A commercial sublease allows both sublessor and sublessee to maximize available resources for mutual benefit. Both can help the other party benefit not only financially but also strategically.
Using a rental agreement has advantages for both the prime lease tenant and subtenant. However, you should also be wary of its cons.
When the original or prime tenant rents out a part of a commercial property, this is called a commercial sublease. The tenant will now act as a “sublandlord” in the commercial lease template and will enforce the third-party agreement.
To distinguish between the two contracts involved, you may refer to the following definitions:
The pros and cons of a commercial sublease are listed below. Take time to read them to make sure this type of lease is right for you.
Step 1— Get a copy of the prime (original) agreement.
Once you have a photocopy of the prime lease, you can attach it to the commercial sublease agreement. Then, on your own copy, you may highlight crucial provisions. This will guide you when drafting the sublease agreement.
Step 2— Ask for the landlord’s consent.
Check if the prime lease has guidelines on subleasing. Alternatively, you may ask the original landlord then let him or her sign a written consent form, which is included in the free sublease agreement below. If you fail to get permission, the landlord may contest the sublease or cancel the prime lease.
Step 3—Calculate the rent.
Based on your existing rent per square feet, calculate how much you should charge for a smaller space or unit. To calculate this, you may refer to the formula below:
Prime lease’s Price per Square Feet ($/sqft.) x total square feet (sqft.) of the smaller unit
= Monthly rent for the subleased unit
Step 4— Prepare the unit.
The unit must be in top shape so that you can get inquiries. After making repairs, you may take pictures. In a commercial sublease, it is usually better to leave the space unfurnished. Businesses usually have their own preference for the set-up, so the subtenant may want a blank canvas.
Step 5— Find a subtenant.
List the space online or in a local newspaper. Once you get inquiries, make sure to filter subtenants. It is important to consider their line of business and sales projection. As the master lease tenant, you must also ensure that subtenants’ businesses do not compete with each other.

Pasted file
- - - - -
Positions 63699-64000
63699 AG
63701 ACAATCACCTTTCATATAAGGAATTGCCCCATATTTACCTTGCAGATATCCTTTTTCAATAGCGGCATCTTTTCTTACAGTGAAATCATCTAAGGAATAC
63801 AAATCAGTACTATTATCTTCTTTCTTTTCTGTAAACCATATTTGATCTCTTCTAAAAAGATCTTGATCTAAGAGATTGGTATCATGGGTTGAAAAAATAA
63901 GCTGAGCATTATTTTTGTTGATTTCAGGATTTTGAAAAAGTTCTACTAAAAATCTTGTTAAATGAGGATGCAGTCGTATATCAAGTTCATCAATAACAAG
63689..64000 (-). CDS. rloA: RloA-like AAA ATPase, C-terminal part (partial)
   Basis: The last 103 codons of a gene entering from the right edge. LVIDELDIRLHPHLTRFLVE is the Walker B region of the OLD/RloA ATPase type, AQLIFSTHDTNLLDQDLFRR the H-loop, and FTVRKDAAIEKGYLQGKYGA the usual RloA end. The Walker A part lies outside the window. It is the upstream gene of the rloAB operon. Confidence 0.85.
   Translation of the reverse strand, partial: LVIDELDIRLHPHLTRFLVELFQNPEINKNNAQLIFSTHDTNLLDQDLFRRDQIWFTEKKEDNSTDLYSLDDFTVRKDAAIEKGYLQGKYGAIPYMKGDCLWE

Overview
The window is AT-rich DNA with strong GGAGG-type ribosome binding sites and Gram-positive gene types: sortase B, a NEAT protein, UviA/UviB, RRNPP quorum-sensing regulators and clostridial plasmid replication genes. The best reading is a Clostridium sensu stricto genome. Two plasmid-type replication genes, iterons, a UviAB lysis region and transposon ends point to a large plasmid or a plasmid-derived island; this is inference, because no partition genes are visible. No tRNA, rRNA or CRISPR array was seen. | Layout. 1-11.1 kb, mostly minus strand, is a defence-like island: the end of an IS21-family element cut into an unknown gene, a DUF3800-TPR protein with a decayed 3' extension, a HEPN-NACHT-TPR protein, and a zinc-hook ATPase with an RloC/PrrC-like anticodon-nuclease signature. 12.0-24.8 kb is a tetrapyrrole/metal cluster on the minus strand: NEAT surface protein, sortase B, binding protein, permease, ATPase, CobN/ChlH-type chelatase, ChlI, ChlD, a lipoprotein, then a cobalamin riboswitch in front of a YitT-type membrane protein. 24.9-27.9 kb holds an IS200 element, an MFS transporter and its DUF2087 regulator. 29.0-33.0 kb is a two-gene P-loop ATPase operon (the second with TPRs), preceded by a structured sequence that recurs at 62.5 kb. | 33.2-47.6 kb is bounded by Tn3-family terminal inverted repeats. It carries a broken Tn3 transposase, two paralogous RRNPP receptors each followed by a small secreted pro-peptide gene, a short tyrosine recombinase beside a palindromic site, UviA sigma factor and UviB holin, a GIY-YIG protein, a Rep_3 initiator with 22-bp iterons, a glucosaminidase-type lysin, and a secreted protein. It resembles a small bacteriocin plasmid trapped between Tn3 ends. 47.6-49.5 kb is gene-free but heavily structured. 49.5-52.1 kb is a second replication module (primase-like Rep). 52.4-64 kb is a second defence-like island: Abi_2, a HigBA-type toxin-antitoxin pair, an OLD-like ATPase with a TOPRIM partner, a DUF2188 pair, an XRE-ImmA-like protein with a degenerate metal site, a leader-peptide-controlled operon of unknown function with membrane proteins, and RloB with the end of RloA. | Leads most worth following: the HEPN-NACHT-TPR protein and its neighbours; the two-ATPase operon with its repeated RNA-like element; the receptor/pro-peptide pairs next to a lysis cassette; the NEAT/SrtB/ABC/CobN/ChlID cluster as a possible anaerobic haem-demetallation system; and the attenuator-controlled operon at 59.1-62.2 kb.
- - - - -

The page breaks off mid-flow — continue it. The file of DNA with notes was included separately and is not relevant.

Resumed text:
Step 6— Finalize the sublease contract.
Using the commercial sublease agreement template below, you may now go over the provisions with your subtenant. Once everything is agreed, you may finalize the contract by signing and having it notarized.
Step 1 – Download the file below.
Below, choose the file type that matches your pre-installed format.
Once the file opens, you’re good to go. You may then proceed to the next step.
Otherwise, if the sublease contract’s file fails to open, you’ll need to download and install any of the following:
Step 2— Complete the opening declaration.
On the first page of the commercial sublease agreement, type the following details:
On the next page of the agreement, you’ll also have to input the same details in the following sequence:
Step 3— Fill in the recitals.
Likewise, you’ll also have to input some details that reference back to the prime lease.
Step 4— Read the fixed provisions of the sublease.
Sections one and two are standard across most sublease contracts. Still, it is crucial to read and check them.
Step 5— Write the details of the lease term.
Note: You may ask for a security deposit from the subtenant. Just in case anything happens to the commercial space or the property, a security deposit of up to 150% can cover any repair cost or unpaid rent if the subtenant leaves prematurely. By the end of the term, the sublandlord must return this to the subtenant.
Step 6— Finalize the rent payment details.
Step 7— Review sections 5 to 14.
It is common for any lease agreement to have fixed sections regarding the primary lease. These are incorporated into the free sublease agreement template for the protection of the landlord, the sublandlord, and the subtenant. Once you have read and reviewed the following paragraphs, it is best to consult your legal counsel.
Step 8— Write the contact details for correspondence.
Both the master lease tenant and the subtenant must properly document any critical communication between them. Therefore, section 15 must contain their contact details. On the space provided, write the following:
Step 9— Check sections 16 to 19.
The provisions in sections 16 to 19 are, once again, standard in any sublease agreement. Make sure you still check if you agree to everything.
Step 10— Sign the sublease agreement (sublandlord and subtenant only).
Once the primary tenant and the subtenant agree to all the terms, they must indicate the following details:
Note: The signatures of the primary tenant and the subtenant should also be affixed on each page of the sublease agreement.
Step 11— Acquire consent to sublease.
Most original leases (or “prime leases”) require the tenants to get the permission of the landlord. Though some states do not implement this strictly, you may need to at least inform the property owner or original landlord. In this section, fill out the blanks as follows:
Step 12— Add attachments.
For the next pages of the contract, you may attach the master lease, an inspection form, or a property location map. In addition, you may want to attach some house rules for the subtenant. You may also add any relevant correspondence between the original landlord and the sublandlord like changes to the contract or new rules.
Though a sublease can be more detailed than regular lease agreements, it can benefit both the sublandlord and the sublessee. This third-party contract can give their businesses a strategic advantage not only financially, but also in terms of marketing and some business operations.